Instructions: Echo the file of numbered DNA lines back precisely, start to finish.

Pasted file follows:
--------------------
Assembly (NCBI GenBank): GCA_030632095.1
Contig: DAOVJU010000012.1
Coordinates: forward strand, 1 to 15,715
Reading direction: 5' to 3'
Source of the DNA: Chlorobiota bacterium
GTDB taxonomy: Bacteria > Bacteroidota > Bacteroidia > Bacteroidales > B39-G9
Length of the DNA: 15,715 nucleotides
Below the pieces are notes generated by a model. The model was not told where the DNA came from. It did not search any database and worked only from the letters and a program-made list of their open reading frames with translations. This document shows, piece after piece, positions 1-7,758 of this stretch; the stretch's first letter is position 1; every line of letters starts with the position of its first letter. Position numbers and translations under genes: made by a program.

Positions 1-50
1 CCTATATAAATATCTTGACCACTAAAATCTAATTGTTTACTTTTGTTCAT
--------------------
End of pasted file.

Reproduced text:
Assembly (NCBI GenBank): GCA_030632095.1
Contig: DAOVJU010000012.1
Coordinates: forward strand, 1 to 15,715
Reading direction: 5' to 3'
Source of the DNA: Chlorobiota bacterium
GTDB taxonomy: Bacteria > Bacteroidota > Bacteroidia > Bacteroidales > B39-G9
Length of the DNA: 15,715 nucleotides
Below the pieces are notes generated by a model. The model was not told where the DNA came from. It did not search any database and worked only from the letters and a program-made list of their open reading frames with translations. This document shows, piece after piece, positions 1-7,758 of this stretch; the stretch's first letter is position 1; every line of letters starts with the position of its first letter. Position numbers and translations under genes: made by a program.

Positions 1-50
1 CCTATATAAATATCTTGACCACTAAAATCTAATTGTTTACTTTTGTTCAT